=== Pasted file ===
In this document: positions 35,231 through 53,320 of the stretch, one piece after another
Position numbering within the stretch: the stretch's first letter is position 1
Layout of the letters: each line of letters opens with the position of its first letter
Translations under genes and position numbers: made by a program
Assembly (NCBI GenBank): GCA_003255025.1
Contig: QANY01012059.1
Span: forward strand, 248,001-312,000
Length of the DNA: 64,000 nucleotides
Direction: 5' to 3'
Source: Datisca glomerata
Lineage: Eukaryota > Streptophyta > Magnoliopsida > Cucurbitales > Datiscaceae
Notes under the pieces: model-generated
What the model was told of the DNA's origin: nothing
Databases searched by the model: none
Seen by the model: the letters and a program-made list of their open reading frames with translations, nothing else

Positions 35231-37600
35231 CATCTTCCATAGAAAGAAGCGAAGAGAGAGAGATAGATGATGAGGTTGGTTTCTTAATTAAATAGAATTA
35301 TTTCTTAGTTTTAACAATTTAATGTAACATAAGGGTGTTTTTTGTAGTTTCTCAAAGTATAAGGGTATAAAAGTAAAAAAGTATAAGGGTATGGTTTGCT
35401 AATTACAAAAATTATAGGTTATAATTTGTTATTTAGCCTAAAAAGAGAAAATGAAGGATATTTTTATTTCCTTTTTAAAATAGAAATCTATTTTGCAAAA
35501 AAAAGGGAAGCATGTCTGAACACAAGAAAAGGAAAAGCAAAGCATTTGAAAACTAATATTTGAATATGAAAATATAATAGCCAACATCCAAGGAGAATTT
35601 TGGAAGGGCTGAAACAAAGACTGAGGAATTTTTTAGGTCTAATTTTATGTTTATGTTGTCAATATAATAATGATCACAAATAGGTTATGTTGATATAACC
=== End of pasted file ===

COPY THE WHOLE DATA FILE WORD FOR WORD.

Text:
In this document: positions 35,231 through 53,320 of the stretch, one piece after another
Position numbering within the stretch: the stretch's first letter is position 1
Layout of the letters: each line of letters opens with the position of its first letter
Translations under genes and position numbers: made by a program
Assembly (NCBI GenBank): GCA_003255025.1
Contig: QANY01012059.1
Span: forward strand, 248,001-312,000
Length of the DNA: 64,000 nucleotides
Direction: 5' to 3'
Source: Datisca glomerata
Lineage: Eukaryota > Streptophyta > Magnoliopsida > Cucurbitales > Datiscaceae
Notes under the pieces: model-generated
What the model was told of the DNA's origin: nothing
Databases searched by the model: none
Seen by the model: the letters and a program-made list of their open reading frames with translations, nothing else

Positions 35231-37600
35231 CATCTTCCATAGAAAGAAGCGAAGAGAGAGAGATAGATGATGAGGTTGGTTTCTTAATTAAATAGAATTA
35301 TTTCTTAGTTTTAACAATTTAATGTAACATAAGGGTGTTTTTTGTAGTTTCTCAAAGTATAAGGGTATAAAAGTAAAAAAGTATAAGGGTATGGTTTGCT
35401 AATTACAAAAATTATAGGTTATAATTTGTTATTTAGCCTAAAAAGAGAAAATGAAGGATATTTTTATTTCCTTTTTAAAATAGAAATCTATTTTGCAAAA
35501 AAAAGGGAAGCATGTCTGAACACAAGAAAAGGAAAAGCAAAGCATTTGAAAACTAATATTTGAATATGAAAATATAATAGCCAACATCCAAGGAGAATTT
35601 TGGAAGGGCTGAAACAAAGACTGAGGAATTTTTTAGGTCTAATTTTATGTTTATGTTGTCAATATAATAATGATCACAAATAGGTTATGTTGATATAACC